Why I Cannot Sell These
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This is one of my best projects I think. It took the longest to complete since I went through so many revisions. I first made a working SID player some time in 1995 that was very limited; only allowed 50Hz or 60Hz playback rate, the processor frequency was fixed to 1Mhz, and it could only play IRQ style tunes. That has all changed with the advent of my new SID player shown above.


True PAL and NTSC processor speed, changable on the fly. Error is 0.00% for NTSC rate, and 0.01% for PAL rate. A PLL is used to generate this along with a PIC microcontroller and an oscillator.
True and Pseudo Stereo sound. Mono tunes are played back on two SID chips, each sharing the same data, however one SID has a slightly different set of caps on the filter pins, so when you listen it sounds like the notes are bouncing around and other crazy stuff. It will also play true stereo tunes that use two SID chips, though I have no tunes to test this with.
Stereo Channel Seperation. On mono tunes, you can disable certain channels on the left and/or right SID to make say, channel 1 come out the left side only, channel 2 come out the right side only, and channel 3 come out both sides to add real seperation effects. Channels can also be muted entirely.
Real Time Pause. Pressing pause will stop the SID that is playing, and mute the audio. Pressing the button again will resume play.
Popless Start/Stop. Starting and stopping tunes causes very loud and annoying pops in the audio, so when a tune is started, it is muted for a couple interrupt cycles. This prevents those annoying POP sounds when you are hooked to a stereo!!
Songs are stored on cartridges, up to 8Mbytes of songs can be stored on one cartridge.
Full PSID-style SID Support. This box accepts unmodified PSID-style .SID files, and will play them in the same fashion as say, SIDAmp. The only restriction is the digi sound is not supported but I don't think this is a great loss since the SID really wasn't designed for it, its implementation is a hack that doesn't work on real C64's, and it sounds like crap. (In my opinion)
The tune's playback rate is actually calculated in real time and shown on the display. This is useful to see what rate that tune is *really* using. The calculation takes into account PAL and NTSC rates.
RCA jacks of the raw SID output on the back allow the cleanest sound transfer, while a headphone jack on the front, and an internal speaker allow other listening options. The volume control used is digital. Believe it or not, I made a car adaptor for this thing and have used it to prove music on trips using a tape adaptor!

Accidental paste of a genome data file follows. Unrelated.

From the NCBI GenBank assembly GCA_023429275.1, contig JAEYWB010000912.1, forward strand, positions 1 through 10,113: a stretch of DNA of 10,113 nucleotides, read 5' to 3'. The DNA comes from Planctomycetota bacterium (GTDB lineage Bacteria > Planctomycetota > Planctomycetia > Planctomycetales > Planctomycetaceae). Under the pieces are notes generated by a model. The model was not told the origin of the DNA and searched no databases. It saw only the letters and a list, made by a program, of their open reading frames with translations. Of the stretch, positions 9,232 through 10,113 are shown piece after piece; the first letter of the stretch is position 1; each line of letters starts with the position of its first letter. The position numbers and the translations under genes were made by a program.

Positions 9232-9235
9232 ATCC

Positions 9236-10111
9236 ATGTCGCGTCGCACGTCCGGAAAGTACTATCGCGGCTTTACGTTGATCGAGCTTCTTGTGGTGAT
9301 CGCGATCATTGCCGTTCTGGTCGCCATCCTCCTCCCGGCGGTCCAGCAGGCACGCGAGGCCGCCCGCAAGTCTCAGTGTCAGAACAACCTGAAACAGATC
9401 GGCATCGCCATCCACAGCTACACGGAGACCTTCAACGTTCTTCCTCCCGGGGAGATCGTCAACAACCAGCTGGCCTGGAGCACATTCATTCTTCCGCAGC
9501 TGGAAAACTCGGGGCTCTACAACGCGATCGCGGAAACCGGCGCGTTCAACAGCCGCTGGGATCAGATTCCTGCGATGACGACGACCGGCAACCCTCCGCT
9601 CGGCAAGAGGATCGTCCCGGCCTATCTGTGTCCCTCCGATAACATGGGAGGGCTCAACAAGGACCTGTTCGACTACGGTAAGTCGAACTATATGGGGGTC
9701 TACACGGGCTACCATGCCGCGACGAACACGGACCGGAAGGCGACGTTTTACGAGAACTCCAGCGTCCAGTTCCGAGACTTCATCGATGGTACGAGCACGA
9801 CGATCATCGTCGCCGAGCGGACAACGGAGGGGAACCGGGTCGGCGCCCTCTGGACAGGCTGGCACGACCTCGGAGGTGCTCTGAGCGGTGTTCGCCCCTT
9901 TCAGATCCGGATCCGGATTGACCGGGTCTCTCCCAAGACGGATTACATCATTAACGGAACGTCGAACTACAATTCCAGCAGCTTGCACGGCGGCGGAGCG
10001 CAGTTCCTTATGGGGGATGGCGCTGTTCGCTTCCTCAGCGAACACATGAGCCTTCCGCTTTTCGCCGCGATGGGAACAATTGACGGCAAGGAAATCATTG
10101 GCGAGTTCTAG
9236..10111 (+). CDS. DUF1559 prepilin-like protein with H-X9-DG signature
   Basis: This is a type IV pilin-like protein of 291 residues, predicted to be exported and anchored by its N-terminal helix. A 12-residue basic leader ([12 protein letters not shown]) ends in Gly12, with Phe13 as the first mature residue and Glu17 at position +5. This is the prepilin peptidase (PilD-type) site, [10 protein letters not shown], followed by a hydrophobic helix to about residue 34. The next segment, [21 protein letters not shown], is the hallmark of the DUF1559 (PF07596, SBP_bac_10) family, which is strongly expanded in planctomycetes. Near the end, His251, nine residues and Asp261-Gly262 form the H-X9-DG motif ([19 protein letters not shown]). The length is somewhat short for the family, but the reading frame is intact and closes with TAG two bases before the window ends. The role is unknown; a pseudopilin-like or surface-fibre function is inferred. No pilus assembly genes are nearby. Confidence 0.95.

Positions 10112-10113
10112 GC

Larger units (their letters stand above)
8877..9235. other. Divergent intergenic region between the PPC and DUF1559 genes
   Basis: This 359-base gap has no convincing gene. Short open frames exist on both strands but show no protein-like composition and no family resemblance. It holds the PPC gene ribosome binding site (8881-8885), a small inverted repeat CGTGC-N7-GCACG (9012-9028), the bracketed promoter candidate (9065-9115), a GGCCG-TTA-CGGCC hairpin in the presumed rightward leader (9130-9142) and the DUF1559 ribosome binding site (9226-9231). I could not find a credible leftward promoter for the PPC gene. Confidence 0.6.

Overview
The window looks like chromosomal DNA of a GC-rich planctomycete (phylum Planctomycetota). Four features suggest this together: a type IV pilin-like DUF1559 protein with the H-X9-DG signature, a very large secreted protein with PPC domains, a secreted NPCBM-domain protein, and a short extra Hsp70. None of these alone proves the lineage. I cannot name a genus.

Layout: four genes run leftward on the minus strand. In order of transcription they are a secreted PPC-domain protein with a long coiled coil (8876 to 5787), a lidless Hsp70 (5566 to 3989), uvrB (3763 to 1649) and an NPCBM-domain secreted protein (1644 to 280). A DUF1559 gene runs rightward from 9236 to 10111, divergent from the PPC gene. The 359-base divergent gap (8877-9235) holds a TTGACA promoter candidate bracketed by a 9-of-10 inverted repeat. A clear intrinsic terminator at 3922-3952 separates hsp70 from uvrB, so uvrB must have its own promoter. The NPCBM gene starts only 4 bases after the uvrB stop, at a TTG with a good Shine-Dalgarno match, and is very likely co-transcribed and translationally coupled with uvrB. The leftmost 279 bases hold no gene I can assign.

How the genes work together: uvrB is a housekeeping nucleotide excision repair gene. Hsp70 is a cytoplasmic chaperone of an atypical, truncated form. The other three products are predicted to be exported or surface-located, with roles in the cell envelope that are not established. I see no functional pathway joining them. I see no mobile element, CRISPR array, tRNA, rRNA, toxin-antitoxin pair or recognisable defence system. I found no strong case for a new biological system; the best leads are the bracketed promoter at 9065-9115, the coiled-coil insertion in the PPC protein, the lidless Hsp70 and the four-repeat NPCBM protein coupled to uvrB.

The IR remote control can be used to change songs, tunes, volume, and play the next song, or turn power on/off.


The above picture is the top half of the SID Player's enclosure, which is holding (clockwise, from 12 o'clock) :

Around 1 or 2 O'clock is the audio amplifier, digi volume, IR remote, keypad reading and power supply board.
At 6 O'clock is the Vaccum Flourescent Display (VFD) which is held in by 2 custom-made aluminum brackets. The grey cable is the display's power and data connections.
At 7 O'clock, mounted to the front is the IR receiver for the remote control. It looks like a silver box; I stole it out of a dead VCR :-)
Around 9 O'clock near the centre of the box is the greenish bottom of the keypad.
And finally, at 11 O'clock is the 1 chip mute circuit that shuts up those pesky POPs from the SIDs.

The above picture is the bottom half of the SID Player's enclosure, and houses most of the electronics.

On the left side, the silvery box, chip with the white sticker on it marked "DIV", and the chip below that comprise the clock generator. The silvery box is a 14.318181Mhz oscillator, running an 8 pin PIC microcontroller which is acting as a programmable divider to run the PLL, which generates the final system clock of either ~1.02Mhz or ~0.98Mhz for NTSC and PAL, resp. Below this is a small mess which makes up the reset circuitry.
At the very bottom is the black cartridge connector and next to it the blue display connector where the VFD display plugs in. In the right-hand bottom corner sits the internal speaker.